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filmscanners: A solution to softening using Digital ICE on LS4000



I've posted a number of queries regarding the problem I've had with the loss
of detail due to the softening effect in using Digital ICE with the Nikon
Super coolscan 4000.  I was so distressed by this that I was seriously
considering trading it in for the Canon Canonscan FS 4000, which uses FARE
for dust removal with no detectable loss of sharpness, albeit it does not
remove scratches as ICE does.  There is no doubt that the LS 4000
exaggerates any dust or scratches on a slide or negative, making it
essential to use ICE.  Many members of the forum have responded to my
queries with helpful comments and lots of information.  A couple of
respondents wondered if there were a way to correct for the softness using
Unsharp Mask in Photoshop.

After much pondering and testing a came up with a solution which I'm pleased
with, and, as a result, I am happy with my Nikon LS 4000 and definitely
keeping it.  I have always found it almost impossible, even after reading
everything written on the subject, to determine the ratio between Amount,
Radius, and Threshold, and to do all that with any sense of having gotten
the best ratio between these three parameters in order to arrive at an
optimaly sharp image and print.  My solution is to use Nik Sharpener Pro,
which does an excellent job almost automatically, providing a choice between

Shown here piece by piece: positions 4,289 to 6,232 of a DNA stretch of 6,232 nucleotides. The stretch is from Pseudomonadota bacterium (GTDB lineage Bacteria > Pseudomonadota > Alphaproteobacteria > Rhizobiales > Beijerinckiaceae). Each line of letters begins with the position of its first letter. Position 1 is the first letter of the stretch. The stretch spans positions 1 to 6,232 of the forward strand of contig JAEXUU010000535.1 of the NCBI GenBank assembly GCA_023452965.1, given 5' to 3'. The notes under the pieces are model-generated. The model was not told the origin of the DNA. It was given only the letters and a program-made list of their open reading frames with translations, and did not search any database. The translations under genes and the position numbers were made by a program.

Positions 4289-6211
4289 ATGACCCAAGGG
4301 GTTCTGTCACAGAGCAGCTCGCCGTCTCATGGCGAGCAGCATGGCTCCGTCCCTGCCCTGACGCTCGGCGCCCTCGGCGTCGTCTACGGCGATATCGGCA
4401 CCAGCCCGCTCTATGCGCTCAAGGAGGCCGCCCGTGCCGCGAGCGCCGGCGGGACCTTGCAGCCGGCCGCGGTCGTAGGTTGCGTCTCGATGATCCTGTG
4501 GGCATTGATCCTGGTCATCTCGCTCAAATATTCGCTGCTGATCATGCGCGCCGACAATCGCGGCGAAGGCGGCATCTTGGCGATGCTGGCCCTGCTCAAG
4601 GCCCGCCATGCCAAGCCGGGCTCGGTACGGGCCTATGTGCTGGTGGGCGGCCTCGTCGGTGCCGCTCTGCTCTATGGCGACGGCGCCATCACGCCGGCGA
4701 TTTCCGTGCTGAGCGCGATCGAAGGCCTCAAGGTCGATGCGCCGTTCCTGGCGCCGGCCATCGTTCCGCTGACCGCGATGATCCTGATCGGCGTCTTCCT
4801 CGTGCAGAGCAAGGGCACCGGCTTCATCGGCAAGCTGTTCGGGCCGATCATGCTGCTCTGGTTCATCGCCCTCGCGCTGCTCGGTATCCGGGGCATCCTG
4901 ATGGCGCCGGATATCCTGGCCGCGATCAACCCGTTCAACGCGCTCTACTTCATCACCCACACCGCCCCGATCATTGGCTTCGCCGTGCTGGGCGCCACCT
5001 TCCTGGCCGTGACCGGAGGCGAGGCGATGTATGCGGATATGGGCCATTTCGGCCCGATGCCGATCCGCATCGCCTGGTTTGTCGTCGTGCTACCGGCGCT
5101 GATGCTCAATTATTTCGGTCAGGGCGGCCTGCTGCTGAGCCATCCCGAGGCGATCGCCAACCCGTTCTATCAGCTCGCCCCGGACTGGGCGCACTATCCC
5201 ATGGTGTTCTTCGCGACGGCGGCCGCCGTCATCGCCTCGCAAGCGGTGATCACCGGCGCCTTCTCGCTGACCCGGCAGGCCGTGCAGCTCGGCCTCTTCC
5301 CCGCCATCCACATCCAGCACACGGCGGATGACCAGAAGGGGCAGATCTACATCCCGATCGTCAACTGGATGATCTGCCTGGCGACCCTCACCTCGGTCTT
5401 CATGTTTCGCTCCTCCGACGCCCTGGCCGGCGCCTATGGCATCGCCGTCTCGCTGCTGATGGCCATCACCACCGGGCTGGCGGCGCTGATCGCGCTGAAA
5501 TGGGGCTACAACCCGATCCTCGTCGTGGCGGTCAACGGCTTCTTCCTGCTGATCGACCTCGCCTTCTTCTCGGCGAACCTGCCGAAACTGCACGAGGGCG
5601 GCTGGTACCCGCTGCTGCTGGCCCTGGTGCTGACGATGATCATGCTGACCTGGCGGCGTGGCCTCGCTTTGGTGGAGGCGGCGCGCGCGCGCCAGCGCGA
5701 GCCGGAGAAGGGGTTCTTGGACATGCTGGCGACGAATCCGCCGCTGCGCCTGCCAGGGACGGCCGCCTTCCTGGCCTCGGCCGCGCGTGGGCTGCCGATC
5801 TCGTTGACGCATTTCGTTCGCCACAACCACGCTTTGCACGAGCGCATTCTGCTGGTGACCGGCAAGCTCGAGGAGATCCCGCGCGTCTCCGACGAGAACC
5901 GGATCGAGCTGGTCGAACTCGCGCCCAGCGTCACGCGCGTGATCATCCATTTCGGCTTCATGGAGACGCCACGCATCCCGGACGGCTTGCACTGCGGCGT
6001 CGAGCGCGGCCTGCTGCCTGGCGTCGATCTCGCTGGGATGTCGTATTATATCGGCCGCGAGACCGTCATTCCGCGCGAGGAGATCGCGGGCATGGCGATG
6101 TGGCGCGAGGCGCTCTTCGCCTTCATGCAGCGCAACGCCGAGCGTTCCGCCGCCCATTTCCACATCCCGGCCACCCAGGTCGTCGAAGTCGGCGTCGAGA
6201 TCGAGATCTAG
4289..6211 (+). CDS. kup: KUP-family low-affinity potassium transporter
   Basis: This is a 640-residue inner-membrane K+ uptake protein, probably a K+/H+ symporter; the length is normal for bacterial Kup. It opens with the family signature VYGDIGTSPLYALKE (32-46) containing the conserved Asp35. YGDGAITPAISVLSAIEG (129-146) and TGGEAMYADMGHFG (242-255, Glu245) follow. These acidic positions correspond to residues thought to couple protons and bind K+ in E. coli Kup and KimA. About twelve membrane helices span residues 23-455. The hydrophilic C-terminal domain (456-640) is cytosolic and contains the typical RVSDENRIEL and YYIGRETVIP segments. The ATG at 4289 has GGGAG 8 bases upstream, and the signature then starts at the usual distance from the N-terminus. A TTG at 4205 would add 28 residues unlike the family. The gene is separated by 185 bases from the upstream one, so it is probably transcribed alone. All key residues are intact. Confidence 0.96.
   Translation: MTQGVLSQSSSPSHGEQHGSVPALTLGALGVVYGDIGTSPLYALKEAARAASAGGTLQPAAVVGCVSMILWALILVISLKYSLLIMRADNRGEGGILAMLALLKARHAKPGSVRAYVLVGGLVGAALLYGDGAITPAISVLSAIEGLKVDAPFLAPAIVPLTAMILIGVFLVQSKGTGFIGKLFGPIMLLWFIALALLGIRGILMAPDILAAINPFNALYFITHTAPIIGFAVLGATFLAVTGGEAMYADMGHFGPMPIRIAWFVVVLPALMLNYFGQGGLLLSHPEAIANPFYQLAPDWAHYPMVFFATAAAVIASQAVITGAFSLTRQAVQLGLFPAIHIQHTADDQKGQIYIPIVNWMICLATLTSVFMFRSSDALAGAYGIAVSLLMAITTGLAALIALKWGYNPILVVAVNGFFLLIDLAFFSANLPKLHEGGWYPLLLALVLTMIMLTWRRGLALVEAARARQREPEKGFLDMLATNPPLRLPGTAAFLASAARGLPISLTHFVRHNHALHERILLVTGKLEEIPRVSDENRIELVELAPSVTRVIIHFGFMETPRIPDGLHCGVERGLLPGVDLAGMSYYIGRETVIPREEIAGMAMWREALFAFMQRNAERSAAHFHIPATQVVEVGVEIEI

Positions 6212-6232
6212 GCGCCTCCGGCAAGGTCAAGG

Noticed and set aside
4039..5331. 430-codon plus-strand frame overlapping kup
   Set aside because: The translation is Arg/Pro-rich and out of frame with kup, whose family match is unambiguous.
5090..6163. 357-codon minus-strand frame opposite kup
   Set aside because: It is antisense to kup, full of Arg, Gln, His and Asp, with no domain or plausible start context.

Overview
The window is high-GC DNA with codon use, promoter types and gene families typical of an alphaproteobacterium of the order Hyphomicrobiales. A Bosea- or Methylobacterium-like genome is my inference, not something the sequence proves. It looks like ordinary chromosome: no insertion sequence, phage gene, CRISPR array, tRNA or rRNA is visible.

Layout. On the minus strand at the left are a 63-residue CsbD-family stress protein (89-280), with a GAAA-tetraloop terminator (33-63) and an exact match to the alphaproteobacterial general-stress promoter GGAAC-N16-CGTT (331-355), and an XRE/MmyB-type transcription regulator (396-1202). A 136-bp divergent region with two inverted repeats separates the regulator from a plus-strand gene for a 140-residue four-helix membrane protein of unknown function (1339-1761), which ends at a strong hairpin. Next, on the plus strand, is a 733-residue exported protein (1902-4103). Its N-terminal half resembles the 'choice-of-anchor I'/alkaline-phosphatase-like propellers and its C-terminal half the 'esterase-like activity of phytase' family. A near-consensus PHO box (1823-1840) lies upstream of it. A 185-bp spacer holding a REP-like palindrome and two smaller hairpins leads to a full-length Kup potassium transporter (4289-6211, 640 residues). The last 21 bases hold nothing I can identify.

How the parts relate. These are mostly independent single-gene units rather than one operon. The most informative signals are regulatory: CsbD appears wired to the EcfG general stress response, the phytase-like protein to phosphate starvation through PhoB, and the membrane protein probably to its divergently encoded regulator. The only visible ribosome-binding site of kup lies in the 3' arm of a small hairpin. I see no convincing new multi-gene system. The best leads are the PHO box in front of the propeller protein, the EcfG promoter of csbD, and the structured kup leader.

three levels of sharpening.  What I now do with my scans made on the LS 4000
using ICE is as follows.  I make one scan with ICE and another without.
Then, in Photoshop, I use the Nik-Sharpener on the image made without the
ICE, thus obtaining what I consider to be the most satisfactory image.  I
then go to Unsharp Mask and make note of the level of Amount, Radius, and
Threshold recorded.  Next, I open the image made with ICE and set Unsharp
Mask using the same levels obtained from the sharpened image made without
ICE.  I compare the two images and increase Unsharp Mask> Amount so that the
image with ICE matches the image made without it.  Doing this, I was not
able to tell the difference In the quality of detail between the two images.
This may sound like an extremely complicated way to go about this, and, I'm
sure that with practice I can simplify the process.  Of course, if one is
expert at sharpening, it could probably be done even more easily.  The main
point is that I now feel that there are ways to use ICE and still obtain
optimal images and prints.

Martin  




 




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